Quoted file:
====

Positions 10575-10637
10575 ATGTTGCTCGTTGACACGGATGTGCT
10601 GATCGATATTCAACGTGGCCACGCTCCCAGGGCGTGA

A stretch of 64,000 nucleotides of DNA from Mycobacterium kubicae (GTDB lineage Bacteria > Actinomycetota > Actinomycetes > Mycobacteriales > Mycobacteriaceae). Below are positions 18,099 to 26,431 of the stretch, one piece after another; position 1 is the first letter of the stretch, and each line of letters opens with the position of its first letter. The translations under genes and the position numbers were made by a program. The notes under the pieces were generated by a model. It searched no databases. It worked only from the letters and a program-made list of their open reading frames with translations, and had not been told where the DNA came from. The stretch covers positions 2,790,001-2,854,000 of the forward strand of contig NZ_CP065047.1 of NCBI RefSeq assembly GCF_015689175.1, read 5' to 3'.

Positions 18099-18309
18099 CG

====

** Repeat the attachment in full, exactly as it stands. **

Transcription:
Positions 10575-10637
10575 ATGTTGCTCGTTGACACGGATGTGCT
10601 GATCGATATTCAACGTGGCCACGCTCCCAGGGCGTGA

A stretch of 64,000 nucleotides of DNA from Mycobacterium kubicae (GTDB lineage Bacteria > Actinomycetota > Actinomycetes > Mycobacteriales > Mycobacteriaceae). Below are positions 18,099 to 26,431 of the stretch, one piece after another; position 1 is the first letter of the stretch, and each line of letters opens with the position of its first letter. The translations under genes and the position numbers were made by a program. The notes under the pieces were generated by a model. It searched no databases. It worked only from the letters and a program-made list of their open reading frames with translations, and had not been told where the DNA came from. The stretch covers positions 2,790,001-2,854,000 of the forward strand of contig NZ_CP065047.1 of NCBI RefSeq assembly GCF_015689175.1, read 5' to 3'.

Positions 18099-18309
18099 CG